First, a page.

If the last month is any indication, tonight's (June 2) broadcast of the 50th annual Tony Awards is going to be full of controversy, or at least lively repartee. Here are some of the golden moments to watch for:
* How long into the broadcast it takes before sharp-tongued host Nathan Lane makes some reference to the fact that 1) Julie Andrews declined her nomination, 2) David Merrick tried (unsuccessfully) to sue the Tonys for $2 million and stop the Best Score Award, 3) IATSE, the stagehands union, threatened to disrupt the Tonys if they didn't get a contract settlement (they got it Friday).
* How many of the other winners will comment on any of the above.
* If Julie Andrews wins Best Actress in a Musical, who will accept and/or what will the Tony host do? Andrews has asked the Tony producers merely to state that she withdrew her name from consideration. Will her friend Carol Burnett accept in her place? If so, what will she say?
* If Tony host Nathan Lane does not win Best Actor in a Musical, how loudly will the audience gasp and what will Lane say about it? Lane told a magazine last week that the funniest thing that could happen on the Tony show would be the look on his face if he lost. * If Rodgers and Hammerstein's State Fair loses the Best Score award to Rent, as seems likely, who will accept for deceased composer Jonathan Larson, and what will they make of the fact that he beat R&H?
* If State Fair's Scott Wise wins Best Featured Actor in a Musical, will he mention Merrick's suit?
* Since 13 of the awards will be handed out before the televised portion of the show begins, and those speeches will be shown, edited, on tape, will the editors cut controversial references to this year's Tony woes? [Playbill On-Line will keep track of the original speeches and report on significant discrepancies, if any.]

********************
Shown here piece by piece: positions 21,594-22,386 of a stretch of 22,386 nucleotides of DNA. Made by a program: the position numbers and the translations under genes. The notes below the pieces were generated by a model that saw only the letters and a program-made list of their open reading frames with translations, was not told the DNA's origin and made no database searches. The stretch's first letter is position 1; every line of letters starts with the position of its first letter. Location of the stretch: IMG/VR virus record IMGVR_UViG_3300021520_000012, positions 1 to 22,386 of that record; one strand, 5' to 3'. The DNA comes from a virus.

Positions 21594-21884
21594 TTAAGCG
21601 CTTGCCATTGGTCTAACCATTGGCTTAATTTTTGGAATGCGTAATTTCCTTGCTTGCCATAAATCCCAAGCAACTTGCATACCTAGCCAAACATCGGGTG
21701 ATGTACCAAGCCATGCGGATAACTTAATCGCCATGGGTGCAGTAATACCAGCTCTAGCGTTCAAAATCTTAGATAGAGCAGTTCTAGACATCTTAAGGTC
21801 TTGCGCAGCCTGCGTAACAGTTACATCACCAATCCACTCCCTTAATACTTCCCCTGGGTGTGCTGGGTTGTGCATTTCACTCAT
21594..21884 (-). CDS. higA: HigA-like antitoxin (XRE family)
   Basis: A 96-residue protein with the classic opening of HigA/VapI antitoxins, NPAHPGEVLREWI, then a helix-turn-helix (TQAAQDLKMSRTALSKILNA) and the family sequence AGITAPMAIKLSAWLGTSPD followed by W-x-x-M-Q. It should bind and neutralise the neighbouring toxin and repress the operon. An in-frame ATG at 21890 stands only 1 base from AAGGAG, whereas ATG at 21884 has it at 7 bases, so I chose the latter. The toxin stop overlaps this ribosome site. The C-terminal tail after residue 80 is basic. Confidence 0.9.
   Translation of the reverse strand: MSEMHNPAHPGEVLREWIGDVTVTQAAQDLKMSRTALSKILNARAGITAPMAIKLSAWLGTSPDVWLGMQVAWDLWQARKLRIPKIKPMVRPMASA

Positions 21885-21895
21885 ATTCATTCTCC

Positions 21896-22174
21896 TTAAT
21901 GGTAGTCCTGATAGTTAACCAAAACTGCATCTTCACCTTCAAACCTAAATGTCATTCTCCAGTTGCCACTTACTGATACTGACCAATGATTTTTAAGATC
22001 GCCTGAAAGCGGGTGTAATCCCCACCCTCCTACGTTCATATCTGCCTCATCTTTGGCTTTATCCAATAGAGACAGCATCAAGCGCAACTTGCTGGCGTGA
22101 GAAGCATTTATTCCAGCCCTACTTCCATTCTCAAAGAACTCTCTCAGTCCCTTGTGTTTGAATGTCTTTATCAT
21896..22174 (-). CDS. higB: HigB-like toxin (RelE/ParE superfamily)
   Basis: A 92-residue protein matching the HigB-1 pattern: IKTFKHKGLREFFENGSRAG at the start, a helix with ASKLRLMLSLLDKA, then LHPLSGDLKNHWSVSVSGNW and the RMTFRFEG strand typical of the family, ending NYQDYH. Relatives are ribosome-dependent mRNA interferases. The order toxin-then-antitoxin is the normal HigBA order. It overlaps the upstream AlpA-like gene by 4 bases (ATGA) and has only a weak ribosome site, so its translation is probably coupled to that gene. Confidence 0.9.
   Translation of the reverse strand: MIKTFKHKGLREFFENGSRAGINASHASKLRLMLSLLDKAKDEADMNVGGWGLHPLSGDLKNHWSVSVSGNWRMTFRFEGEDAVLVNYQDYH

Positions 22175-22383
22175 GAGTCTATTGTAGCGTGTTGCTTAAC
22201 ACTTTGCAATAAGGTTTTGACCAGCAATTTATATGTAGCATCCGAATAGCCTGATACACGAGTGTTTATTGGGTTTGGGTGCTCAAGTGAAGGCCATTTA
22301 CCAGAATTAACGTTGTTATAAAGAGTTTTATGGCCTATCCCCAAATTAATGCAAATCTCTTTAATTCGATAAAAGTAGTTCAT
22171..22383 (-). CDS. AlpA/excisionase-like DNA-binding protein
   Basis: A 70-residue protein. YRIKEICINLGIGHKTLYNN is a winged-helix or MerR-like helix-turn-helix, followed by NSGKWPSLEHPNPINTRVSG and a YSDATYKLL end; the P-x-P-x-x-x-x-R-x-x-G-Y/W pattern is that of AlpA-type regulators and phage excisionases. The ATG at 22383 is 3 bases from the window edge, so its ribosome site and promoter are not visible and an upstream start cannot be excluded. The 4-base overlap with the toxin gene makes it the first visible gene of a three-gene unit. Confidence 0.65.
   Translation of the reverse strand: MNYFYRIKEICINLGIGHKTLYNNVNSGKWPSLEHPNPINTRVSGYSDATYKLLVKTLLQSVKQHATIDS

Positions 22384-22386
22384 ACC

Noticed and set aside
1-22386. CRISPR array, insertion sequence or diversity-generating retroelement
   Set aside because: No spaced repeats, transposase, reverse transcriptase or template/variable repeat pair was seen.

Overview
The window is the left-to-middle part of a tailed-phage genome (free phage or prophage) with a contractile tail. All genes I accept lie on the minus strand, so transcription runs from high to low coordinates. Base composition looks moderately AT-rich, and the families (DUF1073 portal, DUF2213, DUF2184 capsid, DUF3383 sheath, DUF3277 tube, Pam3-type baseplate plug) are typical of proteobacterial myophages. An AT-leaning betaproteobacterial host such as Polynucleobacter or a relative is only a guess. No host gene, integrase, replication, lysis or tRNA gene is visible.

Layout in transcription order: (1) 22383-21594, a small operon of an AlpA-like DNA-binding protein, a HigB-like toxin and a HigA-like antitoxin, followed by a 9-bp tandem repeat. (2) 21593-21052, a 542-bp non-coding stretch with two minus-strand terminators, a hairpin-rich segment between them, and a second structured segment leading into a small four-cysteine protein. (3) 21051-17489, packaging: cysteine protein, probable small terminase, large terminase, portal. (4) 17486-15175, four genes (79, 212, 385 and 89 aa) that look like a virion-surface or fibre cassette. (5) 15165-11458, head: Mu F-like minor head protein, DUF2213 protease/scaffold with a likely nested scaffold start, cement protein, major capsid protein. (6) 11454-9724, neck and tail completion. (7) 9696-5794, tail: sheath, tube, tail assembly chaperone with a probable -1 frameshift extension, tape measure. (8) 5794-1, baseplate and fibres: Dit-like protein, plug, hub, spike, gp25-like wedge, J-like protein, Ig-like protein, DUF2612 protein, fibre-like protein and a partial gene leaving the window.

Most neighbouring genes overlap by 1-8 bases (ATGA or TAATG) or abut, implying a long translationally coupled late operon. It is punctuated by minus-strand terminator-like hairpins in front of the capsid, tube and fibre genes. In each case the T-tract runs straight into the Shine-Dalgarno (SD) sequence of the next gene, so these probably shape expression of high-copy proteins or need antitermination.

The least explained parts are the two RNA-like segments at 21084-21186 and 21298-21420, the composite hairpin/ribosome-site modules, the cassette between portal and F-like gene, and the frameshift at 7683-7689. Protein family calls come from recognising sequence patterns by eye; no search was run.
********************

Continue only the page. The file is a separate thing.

* If the show runs long, what will producer Gary Smith cut to bring the show in at 11 PM (ET), as CBS has said he must? Last year he cut the televised number from Smokey Joe's Cafe.
* If the show STILL runs too long and Best Musical and/or Best Play still haven't been awarded, will CBS still pull the plug at 11 PM as threatened?
* If Bring in 'Da Noise, Bring in 'Da Funk -- or, for that matter, Swinging on a Star or Chronicle of a Death Foretold -- beats Rent, will life still go on?
* Will all the above manage to overshadow the excitement, diversity and quality of the shows offered on Broadway this season? Or will it come shining through in a picture-perfect and classy broadcast?
* Will Thalia and Melpomene, the muses of comedy and tragedy, descend from the heavens and just slap everybody who made a fuss this year?
-- By Robert Viagas